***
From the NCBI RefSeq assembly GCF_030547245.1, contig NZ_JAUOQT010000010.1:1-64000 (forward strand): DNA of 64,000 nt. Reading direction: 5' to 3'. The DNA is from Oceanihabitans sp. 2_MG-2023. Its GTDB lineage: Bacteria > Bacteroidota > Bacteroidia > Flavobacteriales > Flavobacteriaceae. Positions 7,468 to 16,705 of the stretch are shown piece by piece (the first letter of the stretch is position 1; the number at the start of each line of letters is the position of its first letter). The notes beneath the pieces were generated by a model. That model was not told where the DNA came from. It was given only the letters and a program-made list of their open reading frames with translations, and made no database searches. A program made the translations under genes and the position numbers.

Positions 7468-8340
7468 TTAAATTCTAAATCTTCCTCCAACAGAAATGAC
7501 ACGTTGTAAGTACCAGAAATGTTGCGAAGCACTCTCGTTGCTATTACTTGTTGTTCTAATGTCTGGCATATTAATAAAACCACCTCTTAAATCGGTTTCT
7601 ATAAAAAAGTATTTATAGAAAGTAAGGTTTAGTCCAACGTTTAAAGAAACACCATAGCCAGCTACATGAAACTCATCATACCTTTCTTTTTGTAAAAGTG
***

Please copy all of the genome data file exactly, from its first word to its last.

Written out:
From the NCBI RefSeq assembly GCF_030547245.1, contig NZ_JAUOQT010000010.1:1-64000 (forward strand): DNA of 64,000 nt. Reading direction: 5' to 3'. The DNA is from Oceanihabitans sp. 2_MG-2023. Its GTDB lineage: Bacteria > Bacteroidota > Bacteroidia > Flavobacteriales > Flavobacteriaceae. Positions 7,468 to 16,705 of the stretch are shown piece by piece (the first letter of the stretch is position 1; the number at the start of each line of letters is the position of its first letter). The notes beneath the pieces were generated by a model. That model was not told where the DNA came from. It was given only the letters and a program-made list of their open reading frames with translations, and made no database searches. A program made the translations under genes and the position numbers.

Positions 7468-8340
7468 TTAAATTCTAAATCTTCCTCCAACAGAAATGAC
7501 ACGTTGTAAGTACCAGAAATGTTGCGAAGCACTCTCGTTGCTATTACTTGTTGTTCTAATGTCTGGCATATTAATAAAACCACCTCTTAAATCGGTTTCT
7601 ATAAAAAAGTATTTATAGAAAGTAAGGTTTAGTCCAACGTTTAAAGAAACACCATAGCCAGCTACATGAAACTCATCATACCTTTCTTTTTGTAAAAGTG